14. 14.0 14.1 14.2 Elbarbry, Fawzy (June 2018). "Vancomycin Dosing and Monitoring: Critical Evaluation of the Current Practice". European Journal of Drug Metabolism and Pharmacokinetics. 43 (3): 259–268. doi:10.1007/s13318-017-0456-4.
  15. Bylsma, Lauren C.; Dean, Rebecca; Lowe, Kimberly; Sangaré, Laura; Alexander, Dominik D.; Fryzek, Jon P. (September 2019). "The incidence of infusion reactions associated with monoclonal antibody drugs targeting the epidermal growth factor receptor in metastatic colorectal cancer patients: A systematic literature review and meta‐analysis of patient and study characteristics". Cancer Medicine. 8 (12): 5800–5809. doi:10.1002/cam4.2413.
  16. 16.0 16.1 Kanji, Salmaan; Lam, Jason; Johanson, Christel; Singh, Avinder; Goddard, Rob; Fairbairn, Jennifer; Lloyd, Tammy; Monsour, Danny; Kakal, Juzer (September 2010). "Systematic review of physical and chemical compatibility of commonly used medications administered by continuous infusion in intensive care units:". Critical Care Medicine. 38 (9): 1890–1898. doi:10.1097/CCM.0b013e3181e8adcc.
  17. Roberts, James R.; Hedges, Jerris R. (2013). Roberts and Hedges' Clinical Procedures in Emergency Medicine E-Book (6th ed.). Elsevier Health Sciences. p. 349. ISBN 9781455748594. Archived from the original on 2020-08-03. Retrieved 2017-08-31.
  18. 18.0 18.1 American College of Emergency Physicians, "Five Things Physicians and Patients Should Question", Choosing Wisely: an initiative of the ABIM Foundation, American College of Emergency Physicians, archived from the original on March 7, 2014, retrieved January 24, 2014, which cites
  19. Griffith RJ, Jordan V, Herd D, Reed PW, Dalziel SR (April 2016). "Vapocoolants (cold spray) for pain treatment during intravenous cannulation" (PDF). The Cochrane Database of Systematic Reviews. 4: CD009484. doi:10.1002/14651858.CD009484.pub2. PMID 27113639. Archived (PDF) from the original on 2021-08-28. Retrieved 2019-03-06.
  20. Webster, Joan; Osborne, Sonya; Rickard, Claire M.; Marsh, Nicole (23 January 2019). "Clinically-indicated replacement versus routine replacement of peripheral venous catheters". The Cochrane Database of Systematic Reviews. 1: CD007798. doi:10.1002/14651858.CD007798.pub5. ISSN 1469-493X. PMC 6353131. PMID 30671926.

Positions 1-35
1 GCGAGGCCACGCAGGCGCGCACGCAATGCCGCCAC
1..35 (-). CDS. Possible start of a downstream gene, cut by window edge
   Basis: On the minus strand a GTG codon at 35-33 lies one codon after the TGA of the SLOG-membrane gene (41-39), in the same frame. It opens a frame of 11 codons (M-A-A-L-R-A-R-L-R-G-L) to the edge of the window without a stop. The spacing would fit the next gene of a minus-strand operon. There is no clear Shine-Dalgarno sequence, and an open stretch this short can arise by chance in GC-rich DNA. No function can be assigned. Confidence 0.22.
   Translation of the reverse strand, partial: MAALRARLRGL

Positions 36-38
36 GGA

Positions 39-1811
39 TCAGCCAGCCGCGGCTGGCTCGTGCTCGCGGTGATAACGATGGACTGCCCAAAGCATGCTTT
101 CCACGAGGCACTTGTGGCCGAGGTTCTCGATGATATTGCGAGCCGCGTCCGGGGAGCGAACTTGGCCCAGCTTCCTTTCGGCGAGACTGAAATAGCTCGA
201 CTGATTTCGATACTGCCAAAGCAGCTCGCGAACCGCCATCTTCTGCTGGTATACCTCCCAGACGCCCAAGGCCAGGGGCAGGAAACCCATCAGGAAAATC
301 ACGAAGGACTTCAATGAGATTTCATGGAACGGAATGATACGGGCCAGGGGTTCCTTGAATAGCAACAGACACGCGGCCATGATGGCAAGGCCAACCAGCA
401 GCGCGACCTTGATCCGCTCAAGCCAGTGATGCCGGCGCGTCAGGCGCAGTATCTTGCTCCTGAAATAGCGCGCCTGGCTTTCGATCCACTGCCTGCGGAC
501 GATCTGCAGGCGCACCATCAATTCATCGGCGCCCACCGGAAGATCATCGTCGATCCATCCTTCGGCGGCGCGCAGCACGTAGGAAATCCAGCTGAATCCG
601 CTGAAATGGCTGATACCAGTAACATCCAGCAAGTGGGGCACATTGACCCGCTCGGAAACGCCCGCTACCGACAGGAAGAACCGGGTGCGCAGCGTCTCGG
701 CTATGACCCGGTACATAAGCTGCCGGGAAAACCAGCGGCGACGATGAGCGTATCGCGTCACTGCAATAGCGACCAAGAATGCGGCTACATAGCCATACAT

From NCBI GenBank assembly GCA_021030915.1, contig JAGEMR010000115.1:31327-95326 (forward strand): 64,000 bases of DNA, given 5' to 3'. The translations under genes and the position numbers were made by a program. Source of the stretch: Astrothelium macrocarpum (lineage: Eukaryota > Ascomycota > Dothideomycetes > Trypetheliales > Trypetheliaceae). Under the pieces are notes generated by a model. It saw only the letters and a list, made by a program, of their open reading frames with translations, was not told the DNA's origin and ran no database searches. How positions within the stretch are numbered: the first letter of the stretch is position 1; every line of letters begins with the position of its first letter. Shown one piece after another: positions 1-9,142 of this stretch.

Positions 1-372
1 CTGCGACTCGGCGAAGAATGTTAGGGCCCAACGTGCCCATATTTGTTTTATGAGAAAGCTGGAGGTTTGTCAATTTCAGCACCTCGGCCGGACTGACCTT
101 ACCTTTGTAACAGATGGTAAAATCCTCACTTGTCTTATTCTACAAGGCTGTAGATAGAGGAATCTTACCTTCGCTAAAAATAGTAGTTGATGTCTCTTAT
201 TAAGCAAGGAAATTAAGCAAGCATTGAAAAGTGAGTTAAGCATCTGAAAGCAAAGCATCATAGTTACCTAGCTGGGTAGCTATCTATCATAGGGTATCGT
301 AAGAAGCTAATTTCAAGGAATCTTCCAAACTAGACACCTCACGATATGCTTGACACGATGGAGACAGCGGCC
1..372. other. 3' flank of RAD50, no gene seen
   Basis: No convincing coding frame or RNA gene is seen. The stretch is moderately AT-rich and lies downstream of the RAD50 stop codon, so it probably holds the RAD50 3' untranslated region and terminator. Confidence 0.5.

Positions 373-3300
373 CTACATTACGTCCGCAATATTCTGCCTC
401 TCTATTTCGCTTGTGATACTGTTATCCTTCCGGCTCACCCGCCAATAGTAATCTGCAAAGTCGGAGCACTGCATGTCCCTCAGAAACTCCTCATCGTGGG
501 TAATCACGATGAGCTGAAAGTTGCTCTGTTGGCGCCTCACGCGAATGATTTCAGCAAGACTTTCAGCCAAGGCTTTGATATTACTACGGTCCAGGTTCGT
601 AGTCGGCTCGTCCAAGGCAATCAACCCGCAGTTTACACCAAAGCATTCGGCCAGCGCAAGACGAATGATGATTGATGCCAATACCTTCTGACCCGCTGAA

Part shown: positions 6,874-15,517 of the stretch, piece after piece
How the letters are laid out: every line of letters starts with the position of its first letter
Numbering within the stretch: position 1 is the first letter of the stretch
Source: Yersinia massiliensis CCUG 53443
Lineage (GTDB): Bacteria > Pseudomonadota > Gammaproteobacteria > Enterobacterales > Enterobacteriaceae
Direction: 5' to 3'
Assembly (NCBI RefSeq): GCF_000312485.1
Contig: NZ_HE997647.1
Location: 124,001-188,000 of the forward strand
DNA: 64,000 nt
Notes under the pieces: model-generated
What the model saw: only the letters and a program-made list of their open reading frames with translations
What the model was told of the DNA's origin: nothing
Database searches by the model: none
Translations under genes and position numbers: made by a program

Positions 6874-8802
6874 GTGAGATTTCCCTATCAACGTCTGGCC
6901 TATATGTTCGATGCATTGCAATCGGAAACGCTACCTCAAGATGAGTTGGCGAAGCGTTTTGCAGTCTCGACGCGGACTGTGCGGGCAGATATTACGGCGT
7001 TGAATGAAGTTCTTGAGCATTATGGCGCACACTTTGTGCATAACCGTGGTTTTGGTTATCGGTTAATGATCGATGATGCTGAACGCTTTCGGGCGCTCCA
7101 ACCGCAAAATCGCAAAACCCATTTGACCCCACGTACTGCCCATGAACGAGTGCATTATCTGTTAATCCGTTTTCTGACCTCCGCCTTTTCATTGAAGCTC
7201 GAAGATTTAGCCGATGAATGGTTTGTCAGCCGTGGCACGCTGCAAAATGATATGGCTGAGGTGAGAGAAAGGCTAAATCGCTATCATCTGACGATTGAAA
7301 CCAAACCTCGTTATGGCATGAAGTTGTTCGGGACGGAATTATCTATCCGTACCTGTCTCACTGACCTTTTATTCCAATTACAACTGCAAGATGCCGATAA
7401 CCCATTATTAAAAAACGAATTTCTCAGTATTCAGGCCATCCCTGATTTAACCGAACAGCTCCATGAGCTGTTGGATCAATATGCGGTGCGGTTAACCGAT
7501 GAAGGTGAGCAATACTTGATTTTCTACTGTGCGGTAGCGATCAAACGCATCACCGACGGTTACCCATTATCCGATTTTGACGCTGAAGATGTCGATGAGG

21. O'Grady NP, Alexander M, Burns LA, Dellinger EP, Garland J, Heard SO, Lipsett PA, Masur H, Mermel LA, Pearson ML, Raad II, Randolph AG, Rupp ME, Saint S (May 2011). "Guidelines for the prevention of intravascular catheter-related infections". Clinical Infectious Diseases. 52 (9): e162-93. doi:10.1093/cid/cir257. PMC 3106269. PMID 21460264.
  22. Schwamburger NT, Hancock RH, Chong CH, Hartup GR, Vandewalle KS (2012). "The rate of adverse events during IV conscious sedation". General Dentistry. 60 (5): e341-4. PMID 23032244.
  23. Hadaway L (August 2007). "Infiltration and extravasation". The American Journal of Nursing. 107 (8): 64–72. doi:10.1097/01.NAJ.0000282299.03441.c7. PMID 17667395.
  24. "Know The Difference: Infiltration vs. Extravasation" Archived 2014-03-22 at the Wayback Machine Accessed 3/21/2014
  25. Jiha Ham (March 20, 2015). "A Life Upended After an IV Glucose Treatment Popular Among Asian Immigrants". The New York Times. Archived from the original on March 22, 2015. Retrieved March 21, 2015. Although many doctors warn Asian immigrants in New York that the effects of injecting glucose differ little from drinking sugary water, many Asians, especially of older generations, still use the intravenous solution. In their homelands, it is commonly prescribed by doctors as a method to cure colds, fevers and sometimes an upset stomach.
  26. MacGillivray, Neil (2009). "Dr Thomas Latta: the father of intravenous infusion therapy". Journal of Infection Prevention. 10 (Suppl. 1): 3–6. doi:10.1177/1757177409342141.
  27. See, for example, the Nobel Prize Nomination Database: Archived 2020-12-14 at the Wayback Machine
  28. Stanley, Autumn (1995). Mothers and daughters of invention: notes for a revised history of technology. Rutgers University Press. pp. 141–142. ISBN 978-0-8135-2197-8. Archived from the original on 2013-05-10. Retrieved 2011-06-05. Wanger and colleagues had in effect invented the modern I.V.-drip method of drug delivery [...]
  29. Hirschfeld, Samuel; Hyman, Harold Thomas; Wanger, Justine J. (February 1931). "Influence of velocity on the response to intravenous injections". Archives of Internal Medicine. 47 (2): 259–287. doi:10.1001/archinte.1931.00140200095007.
  30. Geggel, Laura (3 December 2012). "A Royal Spotlight on a Rare Condition". The New York Times. Archived from the original on 4 December 2012. Retrieved 3 December 2012.

Further reading

External links